# Is it appropriate to ask the complexity of a algorithm of a fun game at cstheory?

I am new here. I have no idea is it appropriate to ask the complexity related question of a algorithm of a fun game at cs theory? So I'd like to find out whether or not it is appropriate first.

My question:

2048 is a very hot game on the Internet(http://gabrielecirulli.github.io/2048/).

We randomly select the side(up,down,left,and right). Stop the algorithm when 2048 is reached. What's the complexity of such algorithm?

• there is some serious academic study of complexity of video games, board games, etc. ... you can also try Computer Science which has a more liberal policy
– vzn
Mar 31, 2014 at 15:17
• just wrote this up, it is a collection of computer scientific papers on video games, several tcs.se questions on the subj, etc... idea, think it would be great to have a tag for it on the site but "the mgt" might not go for that... re 2048 game, afaik it has finite size & therefore might have "no complexity" unless there is some way to generalize expanding the board. that is a key aspect of studying game complexity glossed over by many...
– vzn
Mar 31, 2014 at 22:53
• looking over the bkg/rules for the game (wikipedia). it has a significant random component on what tiles are dropped down & without more info one would have to make assumptions about probability distributions of tile values to analyze it. its also similar to the 15-puzzle in the square movements & grid size (there is one question on that on the site). yes tcs-related generalizations could be studied (as with other games), the most natural is to study an n x n board. similar cs.se Q/A on dominosa
– vzn
Apr 1, 2014 at 5:25

heres a paper at ECCC on the subject of complexity of 2048 game & variants. complexity of (popular) games is subject to some TCS research in general, there are a few papers & questions on the site on the subj, eg some tracked here. there is also some academic study of video games etc.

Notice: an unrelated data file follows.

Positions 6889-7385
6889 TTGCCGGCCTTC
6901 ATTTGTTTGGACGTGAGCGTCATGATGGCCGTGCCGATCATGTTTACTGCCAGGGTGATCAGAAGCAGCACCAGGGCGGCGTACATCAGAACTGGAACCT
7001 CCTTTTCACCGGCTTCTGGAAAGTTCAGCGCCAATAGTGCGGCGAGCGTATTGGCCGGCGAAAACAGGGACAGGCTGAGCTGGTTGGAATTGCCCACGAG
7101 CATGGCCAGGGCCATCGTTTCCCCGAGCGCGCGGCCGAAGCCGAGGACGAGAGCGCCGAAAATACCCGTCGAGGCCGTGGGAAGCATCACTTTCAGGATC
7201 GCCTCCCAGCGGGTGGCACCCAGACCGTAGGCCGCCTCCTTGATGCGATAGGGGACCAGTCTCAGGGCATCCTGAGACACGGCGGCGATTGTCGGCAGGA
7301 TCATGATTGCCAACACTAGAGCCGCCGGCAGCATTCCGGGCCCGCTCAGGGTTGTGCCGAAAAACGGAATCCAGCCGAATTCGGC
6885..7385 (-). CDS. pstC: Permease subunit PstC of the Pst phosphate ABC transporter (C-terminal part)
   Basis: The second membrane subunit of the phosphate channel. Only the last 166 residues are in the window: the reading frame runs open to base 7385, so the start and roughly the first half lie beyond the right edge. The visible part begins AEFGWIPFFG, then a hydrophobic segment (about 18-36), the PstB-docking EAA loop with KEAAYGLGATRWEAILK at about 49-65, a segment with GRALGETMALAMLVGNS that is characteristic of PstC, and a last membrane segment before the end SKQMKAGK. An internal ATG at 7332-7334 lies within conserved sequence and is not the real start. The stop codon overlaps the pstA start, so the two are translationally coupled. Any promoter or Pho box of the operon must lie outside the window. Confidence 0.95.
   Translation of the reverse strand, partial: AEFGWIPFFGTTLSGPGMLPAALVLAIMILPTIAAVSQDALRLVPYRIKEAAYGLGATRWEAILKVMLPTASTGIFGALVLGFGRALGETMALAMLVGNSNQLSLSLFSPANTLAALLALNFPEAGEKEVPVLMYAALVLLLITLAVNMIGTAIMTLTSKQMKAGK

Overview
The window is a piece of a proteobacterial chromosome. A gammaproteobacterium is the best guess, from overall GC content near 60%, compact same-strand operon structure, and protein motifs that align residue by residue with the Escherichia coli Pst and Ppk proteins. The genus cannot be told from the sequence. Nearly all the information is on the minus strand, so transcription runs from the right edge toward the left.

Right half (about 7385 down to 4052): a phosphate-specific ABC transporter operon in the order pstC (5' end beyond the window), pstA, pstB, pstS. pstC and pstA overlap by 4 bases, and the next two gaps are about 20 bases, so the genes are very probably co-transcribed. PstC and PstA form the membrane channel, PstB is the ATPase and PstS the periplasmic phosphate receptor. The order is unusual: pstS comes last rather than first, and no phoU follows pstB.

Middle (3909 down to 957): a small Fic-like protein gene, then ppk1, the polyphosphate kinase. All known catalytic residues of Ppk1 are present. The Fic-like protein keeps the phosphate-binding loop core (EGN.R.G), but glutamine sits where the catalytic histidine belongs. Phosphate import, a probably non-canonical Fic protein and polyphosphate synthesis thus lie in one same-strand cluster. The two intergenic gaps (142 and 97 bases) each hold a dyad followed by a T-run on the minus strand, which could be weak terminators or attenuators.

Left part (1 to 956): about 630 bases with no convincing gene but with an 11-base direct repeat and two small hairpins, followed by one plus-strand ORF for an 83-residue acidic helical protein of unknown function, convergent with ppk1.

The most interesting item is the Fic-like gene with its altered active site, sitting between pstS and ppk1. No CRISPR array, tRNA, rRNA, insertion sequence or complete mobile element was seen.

We prove that a variant of 2048, a popular online puzzle game, is PSPACE-Complete. Our hardness result holds for a version of the problem where the player has oracle access to the computer player's moves. Specifically, we show that for an nn game board G, computing a sequence of moves to reach a particular configuration C from an initial configuration C0 is PSPACE-Complete. Our reduction is from Nondeterministic Constraint Logic (NCL).

We also show that determining whether or not there exists a fixed sequence of moves of length k that results in a winning configuration for an nn game board is fixed-parameter tractable (FPT). We describe an algorithm to solve this problem in O(4kn2) time.

• I'm actually the author of this paper -- thanks for providing the reference! This isn't exactly the game that's online, but a close variant that we chose to examine for technical reasons relating to our proof. Sep 16, 2014 at 2:59
• :) @rahul welcome/ my pleasure, yes understand papers in this area often generalize the games for TCS angle/ purposes. the citation deserves to be on the main site instead of mere meta. & great to see you here, & creatively advancing the frontiers/ boundaries of TCS that as one can see, can be controversial at times... ps would be interested to hear more in Theoretical Computer Science Chat
– vzn
Sep 16, 2014 at 3:46

As phrased in your question, it is unlikely to be on-topic here. However, that doesn't mean questions about games are off-topic, with the famous counter-example being the one on the Super Mario Galaxy problem. Asking a question about 2048 would take some subtlety.

I would recommend asking non-research level questions on CS.SE, but I would still suggest making sure first that you clarify all the words you use. The best questions are ones you tried solving yourself.

Finally, keep in mind that the above are my opinions based on a feeling of what the community prefers and a guess at how you would ask a question based on the evidence I have. I could very well be wrong and the community might love your question, I know that a number of cstheory-folks enjoyed playing 2048.

• Suitably phrased it's probably fine. In fact, Michael Mitzenmacher already asked this question on his blog (see bottom of post): mybiasedcoin.blogspot.com/2014/03/… Mar 30, 2014 at 21:37
• @HuckBennett Thanks! Your information is very useful for me. Mar 31, 2014 at 8:52
• Thanks. I got your point. is it fine to cite Michael Mitzenmacher'words to ask such question? "has anyone figured out the complexity of the 2048 game yet? Assuming that the game uses some stochastic model at each step, I wonder what you can say about the probability of getting to 2048 under some model of play. That's a stochastic model in need of analysis." Mar 31, 2014 at 8:54